Boys catch up with girls in the reading stakes

26 March, 2012

The study showed that boys are just as capable as girls when it comes to reading ability.

When it comes to reading, girls have traditionally had the upper hand over boys. But research has shown that boys have now caught up.

A study into the literacy habits of children has revealed that boys are just as capable as girls when it comes to reading ability.

The ‘What Kids are Reading 2012’ report, published by Dundee University, analysed the reading habits of primary and secondary school children.

The report looked into what books more than 210,000 schoolchildren chose to read for pleasure.  Computer software was then used to analyse the difficulty level of the books children were reading.

Almost three million books were read for pleasure by schoolchildren in 1,237 schools, between August 2010 and July 2011.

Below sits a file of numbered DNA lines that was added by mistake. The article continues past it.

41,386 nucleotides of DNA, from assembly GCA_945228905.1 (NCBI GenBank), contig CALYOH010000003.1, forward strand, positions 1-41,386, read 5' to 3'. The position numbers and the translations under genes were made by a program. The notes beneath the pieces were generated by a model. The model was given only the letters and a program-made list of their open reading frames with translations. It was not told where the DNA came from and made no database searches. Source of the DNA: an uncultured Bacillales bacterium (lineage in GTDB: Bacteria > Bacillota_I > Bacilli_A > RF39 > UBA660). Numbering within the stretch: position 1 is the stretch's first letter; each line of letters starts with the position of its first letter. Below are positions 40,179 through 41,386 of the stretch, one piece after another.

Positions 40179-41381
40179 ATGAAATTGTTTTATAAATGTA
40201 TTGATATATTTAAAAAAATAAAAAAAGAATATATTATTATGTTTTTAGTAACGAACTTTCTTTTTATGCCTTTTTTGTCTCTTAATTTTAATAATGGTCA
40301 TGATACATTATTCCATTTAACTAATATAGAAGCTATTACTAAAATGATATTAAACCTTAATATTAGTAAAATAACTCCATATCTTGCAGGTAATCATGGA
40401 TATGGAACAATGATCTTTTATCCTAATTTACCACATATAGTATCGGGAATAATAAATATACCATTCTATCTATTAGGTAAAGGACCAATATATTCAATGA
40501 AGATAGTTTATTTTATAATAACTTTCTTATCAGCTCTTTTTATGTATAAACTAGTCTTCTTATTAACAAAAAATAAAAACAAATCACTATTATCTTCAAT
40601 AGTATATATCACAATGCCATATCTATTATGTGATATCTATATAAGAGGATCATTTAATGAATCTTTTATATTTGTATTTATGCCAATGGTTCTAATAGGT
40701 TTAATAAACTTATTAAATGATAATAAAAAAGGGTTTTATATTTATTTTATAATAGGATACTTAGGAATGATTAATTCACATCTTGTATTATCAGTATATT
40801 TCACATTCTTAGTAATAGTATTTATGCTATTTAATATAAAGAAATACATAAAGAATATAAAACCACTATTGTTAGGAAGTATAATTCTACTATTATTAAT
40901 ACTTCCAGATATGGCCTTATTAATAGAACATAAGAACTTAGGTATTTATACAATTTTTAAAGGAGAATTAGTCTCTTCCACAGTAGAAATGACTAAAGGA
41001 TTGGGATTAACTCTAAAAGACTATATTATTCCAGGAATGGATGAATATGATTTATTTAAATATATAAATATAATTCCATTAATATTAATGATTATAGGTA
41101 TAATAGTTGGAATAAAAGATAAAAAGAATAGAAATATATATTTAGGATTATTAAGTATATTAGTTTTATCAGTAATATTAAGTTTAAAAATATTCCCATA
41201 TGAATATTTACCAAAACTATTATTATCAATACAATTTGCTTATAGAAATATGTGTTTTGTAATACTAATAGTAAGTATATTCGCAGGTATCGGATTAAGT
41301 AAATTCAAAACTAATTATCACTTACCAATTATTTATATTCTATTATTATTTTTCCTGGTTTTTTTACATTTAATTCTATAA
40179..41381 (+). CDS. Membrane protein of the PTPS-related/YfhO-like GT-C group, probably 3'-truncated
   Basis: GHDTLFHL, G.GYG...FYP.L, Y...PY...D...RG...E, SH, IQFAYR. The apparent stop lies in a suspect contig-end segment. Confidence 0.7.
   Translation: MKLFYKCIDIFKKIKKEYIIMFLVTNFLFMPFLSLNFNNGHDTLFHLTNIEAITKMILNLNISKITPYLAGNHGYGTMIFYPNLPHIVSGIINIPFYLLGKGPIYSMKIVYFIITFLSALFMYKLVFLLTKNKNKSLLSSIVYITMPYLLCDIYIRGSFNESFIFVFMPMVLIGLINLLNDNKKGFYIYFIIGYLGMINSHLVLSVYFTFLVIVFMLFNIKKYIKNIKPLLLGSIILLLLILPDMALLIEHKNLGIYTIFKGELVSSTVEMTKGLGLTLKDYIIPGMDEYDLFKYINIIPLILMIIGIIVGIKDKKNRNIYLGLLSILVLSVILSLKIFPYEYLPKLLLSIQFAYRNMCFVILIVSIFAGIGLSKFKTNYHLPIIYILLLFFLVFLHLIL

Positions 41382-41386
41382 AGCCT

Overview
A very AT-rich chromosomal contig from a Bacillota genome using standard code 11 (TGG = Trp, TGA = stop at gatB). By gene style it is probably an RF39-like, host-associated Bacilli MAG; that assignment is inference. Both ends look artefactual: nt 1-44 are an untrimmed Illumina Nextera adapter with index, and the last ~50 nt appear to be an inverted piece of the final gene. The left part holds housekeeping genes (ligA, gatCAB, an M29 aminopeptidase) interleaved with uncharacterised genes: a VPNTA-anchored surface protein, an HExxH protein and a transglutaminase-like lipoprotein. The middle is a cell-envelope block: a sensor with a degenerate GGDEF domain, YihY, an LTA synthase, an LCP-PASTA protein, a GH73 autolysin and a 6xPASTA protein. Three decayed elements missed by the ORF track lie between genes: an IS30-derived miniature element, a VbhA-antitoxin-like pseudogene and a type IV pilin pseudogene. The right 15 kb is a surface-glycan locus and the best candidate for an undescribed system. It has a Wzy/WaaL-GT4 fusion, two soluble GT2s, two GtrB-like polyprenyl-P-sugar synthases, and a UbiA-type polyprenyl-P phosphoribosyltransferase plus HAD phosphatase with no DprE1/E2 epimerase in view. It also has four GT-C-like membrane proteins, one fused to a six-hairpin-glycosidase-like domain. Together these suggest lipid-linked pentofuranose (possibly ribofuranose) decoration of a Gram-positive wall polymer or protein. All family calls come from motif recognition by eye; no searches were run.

The research found that, between the school years one and eleven, there were four years where boys were reading more difficult books than girls, three years where girls were picking the harder books, and two years where it was equal.

‘We can no longer claim that boys read at a lower level of difficulty than girls so overall under-achievement must be caused by other factors,’ the report said.

The study found that Roald Dahl is the most popular children’s author in the UK, followed closely by Roderick Hunt – author of the Magic Key series.

It was found that there was an improvement in the books read by older children.  The difficulty level attempted by children starts to decline when they reach Year 9 – an improvement on previous reports, which found a decline by the end of Year 6.

‘We know that reading for pleasure strengthens a child’s reading and writing skills and has a significant long-term impact on their education and life outcomes,’ said Jonathan Douglas, Director of the National Literacy Trust.

‘A young person who has the experience and habit of reading for pleasure has laid the foundations for lifelong learning,’ he added.